Greg Vaughan has been the Vice President for Enrollment Management at Biola University since 2008. He has served at the university for nearly 40 years in various capacities, and in his current role oversees Admissions, Financial Aid, Student Success and Intercollegiate Athletics. Vaughan earned his B.A. in Communications at Biola and an M.A. in Social Science at Azusa Pacific University. A proponent of healthy organizations, he has been an advocate for gender-balanced leadership teams and in particular the development of women leaders.
Helen Easterling Williams
Helen Easterling Williams, Ed.D., is the dean of Pepperdine University Graduate School of Education and Psychology (GSEP). Williams, a lifelong educator, has served three decades in higher education leadership. Prior to assuming her role at GSEP in August 2014, Williams was the president of Health Education & Welfare International, a firm that provides consultative services designed to improve the health, education, and welfare of individuals, faith-based organizations, higher education institutions, and elementary and secondary educational organizations. Williams also previously served as Dean to the school of Education at Azusa Pacific University and Senior Assistant Dean of the College of Arts and Sciences at the University of Delaware where her leadership resulted in improved student academic outcomes, increased enrollment (particularly of minority students), a diversified faculty, and the securing of additional fiscal resources. She is an American Council on Education Fellow (2004-2005) and a lifetime member of Delta Sigma Theta, Sorority, Inc. She is also an ordained elder in the African Methodist Episcopal Church serving presently at First A.M.E. Church in Los Angeles, California.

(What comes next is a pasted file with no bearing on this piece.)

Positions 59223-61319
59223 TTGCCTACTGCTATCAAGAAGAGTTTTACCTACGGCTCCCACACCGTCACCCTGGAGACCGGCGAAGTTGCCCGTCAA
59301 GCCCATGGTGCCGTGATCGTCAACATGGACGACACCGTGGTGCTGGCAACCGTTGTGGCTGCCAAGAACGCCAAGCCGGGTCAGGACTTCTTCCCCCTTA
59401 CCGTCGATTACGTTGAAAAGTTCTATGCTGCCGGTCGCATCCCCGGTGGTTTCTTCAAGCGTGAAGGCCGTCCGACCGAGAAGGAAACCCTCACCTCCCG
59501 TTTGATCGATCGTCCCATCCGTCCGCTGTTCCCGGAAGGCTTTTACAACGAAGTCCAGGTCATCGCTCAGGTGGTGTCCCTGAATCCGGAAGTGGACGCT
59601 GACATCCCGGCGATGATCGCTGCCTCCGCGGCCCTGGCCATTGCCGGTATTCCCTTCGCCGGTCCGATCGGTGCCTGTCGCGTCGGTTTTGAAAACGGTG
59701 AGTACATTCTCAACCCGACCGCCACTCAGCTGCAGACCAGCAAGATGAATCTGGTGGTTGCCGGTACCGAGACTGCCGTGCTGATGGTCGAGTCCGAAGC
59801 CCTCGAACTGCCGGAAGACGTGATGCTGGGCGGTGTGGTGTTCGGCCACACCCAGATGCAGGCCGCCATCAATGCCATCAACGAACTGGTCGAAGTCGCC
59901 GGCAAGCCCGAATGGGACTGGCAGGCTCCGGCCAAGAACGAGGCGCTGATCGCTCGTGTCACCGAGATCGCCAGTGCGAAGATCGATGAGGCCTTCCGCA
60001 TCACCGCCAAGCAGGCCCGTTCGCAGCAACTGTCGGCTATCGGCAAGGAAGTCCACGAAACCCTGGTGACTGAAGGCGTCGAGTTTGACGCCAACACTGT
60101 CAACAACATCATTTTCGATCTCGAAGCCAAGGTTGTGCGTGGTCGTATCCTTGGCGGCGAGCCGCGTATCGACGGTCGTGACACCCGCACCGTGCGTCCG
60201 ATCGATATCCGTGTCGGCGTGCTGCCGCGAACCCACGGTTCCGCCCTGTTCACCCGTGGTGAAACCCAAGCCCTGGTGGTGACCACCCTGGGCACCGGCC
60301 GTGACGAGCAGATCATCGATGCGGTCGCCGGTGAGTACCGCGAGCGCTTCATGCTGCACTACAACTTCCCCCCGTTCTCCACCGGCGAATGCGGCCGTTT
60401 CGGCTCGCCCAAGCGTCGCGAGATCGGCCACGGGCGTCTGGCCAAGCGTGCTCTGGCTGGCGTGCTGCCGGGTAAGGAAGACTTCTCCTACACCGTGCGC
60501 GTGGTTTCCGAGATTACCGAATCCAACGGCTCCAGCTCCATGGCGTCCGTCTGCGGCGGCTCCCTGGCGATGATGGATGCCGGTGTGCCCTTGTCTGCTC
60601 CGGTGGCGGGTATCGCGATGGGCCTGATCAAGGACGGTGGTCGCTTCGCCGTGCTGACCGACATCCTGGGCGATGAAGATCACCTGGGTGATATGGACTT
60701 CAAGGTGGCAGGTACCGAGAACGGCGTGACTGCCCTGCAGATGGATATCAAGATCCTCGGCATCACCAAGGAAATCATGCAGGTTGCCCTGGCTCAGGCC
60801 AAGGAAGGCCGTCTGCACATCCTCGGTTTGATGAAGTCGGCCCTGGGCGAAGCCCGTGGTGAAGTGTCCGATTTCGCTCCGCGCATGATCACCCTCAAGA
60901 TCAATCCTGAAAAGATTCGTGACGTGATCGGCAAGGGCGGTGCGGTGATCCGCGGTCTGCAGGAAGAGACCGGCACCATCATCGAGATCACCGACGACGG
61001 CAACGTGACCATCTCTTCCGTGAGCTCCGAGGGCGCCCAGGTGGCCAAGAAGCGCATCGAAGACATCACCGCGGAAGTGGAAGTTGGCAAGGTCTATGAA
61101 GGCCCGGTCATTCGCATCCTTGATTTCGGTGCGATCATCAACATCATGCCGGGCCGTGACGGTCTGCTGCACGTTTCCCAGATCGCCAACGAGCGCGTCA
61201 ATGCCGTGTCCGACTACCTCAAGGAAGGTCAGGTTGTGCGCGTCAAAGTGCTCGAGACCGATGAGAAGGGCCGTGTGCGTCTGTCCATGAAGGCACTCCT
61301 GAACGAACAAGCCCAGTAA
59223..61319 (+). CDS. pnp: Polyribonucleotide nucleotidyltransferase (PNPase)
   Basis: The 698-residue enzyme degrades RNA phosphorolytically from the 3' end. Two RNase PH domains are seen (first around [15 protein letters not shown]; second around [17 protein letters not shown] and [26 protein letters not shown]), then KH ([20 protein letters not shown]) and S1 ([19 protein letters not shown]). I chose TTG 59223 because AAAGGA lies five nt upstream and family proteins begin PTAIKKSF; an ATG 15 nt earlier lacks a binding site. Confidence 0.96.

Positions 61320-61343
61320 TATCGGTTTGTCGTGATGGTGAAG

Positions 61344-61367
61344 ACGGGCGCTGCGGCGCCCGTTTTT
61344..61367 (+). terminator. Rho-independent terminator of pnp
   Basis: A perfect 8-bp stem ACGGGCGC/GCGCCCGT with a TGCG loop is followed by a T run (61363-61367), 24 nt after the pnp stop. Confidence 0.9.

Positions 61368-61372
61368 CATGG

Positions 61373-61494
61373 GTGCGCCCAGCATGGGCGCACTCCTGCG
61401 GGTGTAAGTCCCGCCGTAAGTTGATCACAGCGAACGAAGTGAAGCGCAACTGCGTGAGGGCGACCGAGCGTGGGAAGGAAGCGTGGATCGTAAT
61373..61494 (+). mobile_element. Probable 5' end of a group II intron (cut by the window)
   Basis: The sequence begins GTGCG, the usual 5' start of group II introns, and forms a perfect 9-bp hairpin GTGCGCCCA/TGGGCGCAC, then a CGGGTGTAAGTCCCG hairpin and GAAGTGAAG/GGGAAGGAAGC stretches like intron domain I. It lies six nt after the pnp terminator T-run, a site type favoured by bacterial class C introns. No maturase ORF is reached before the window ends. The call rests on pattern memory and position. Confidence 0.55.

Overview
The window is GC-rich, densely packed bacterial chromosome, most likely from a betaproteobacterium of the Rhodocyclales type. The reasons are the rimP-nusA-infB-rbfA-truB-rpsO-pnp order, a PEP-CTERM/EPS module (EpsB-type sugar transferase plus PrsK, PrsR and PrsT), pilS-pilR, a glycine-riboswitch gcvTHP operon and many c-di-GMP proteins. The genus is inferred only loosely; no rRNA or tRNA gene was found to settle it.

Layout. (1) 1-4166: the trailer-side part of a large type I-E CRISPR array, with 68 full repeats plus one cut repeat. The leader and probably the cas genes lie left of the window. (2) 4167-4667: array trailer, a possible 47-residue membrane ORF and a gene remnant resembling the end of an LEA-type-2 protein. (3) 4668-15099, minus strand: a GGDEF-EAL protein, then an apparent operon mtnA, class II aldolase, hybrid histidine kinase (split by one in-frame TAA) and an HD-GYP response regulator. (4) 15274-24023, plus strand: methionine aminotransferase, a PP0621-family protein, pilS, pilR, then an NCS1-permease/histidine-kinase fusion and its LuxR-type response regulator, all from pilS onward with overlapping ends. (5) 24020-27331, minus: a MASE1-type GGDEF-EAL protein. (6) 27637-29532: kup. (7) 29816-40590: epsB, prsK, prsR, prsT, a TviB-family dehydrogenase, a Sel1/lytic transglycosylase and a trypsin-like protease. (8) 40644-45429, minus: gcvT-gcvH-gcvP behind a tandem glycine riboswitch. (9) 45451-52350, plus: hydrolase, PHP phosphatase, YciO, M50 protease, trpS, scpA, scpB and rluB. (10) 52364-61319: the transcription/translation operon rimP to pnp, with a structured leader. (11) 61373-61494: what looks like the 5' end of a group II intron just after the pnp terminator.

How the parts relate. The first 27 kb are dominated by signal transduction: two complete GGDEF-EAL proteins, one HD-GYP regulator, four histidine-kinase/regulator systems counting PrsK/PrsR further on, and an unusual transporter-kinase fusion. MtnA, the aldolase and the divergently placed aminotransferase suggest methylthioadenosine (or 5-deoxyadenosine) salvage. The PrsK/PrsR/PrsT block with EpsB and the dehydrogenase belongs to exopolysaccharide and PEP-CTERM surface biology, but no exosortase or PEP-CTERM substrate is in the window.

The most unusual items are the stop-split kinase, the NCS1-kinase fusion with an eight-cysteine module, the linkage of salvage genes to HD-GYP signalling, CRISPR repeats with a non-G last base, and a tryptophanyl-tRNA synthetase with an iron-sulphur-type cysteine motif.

The Advancing Women in Leadership conference was thoughtfully, and prayerfully planned with the help of our partner schools, Azusa Pacific University, Pepperdine University, and Fuller Theological Seminary. Representatives from each school met regularly to develop the conference. These partnerships are an important part of the success of this conference and we are grateful for their time, support, and prayerful preparation.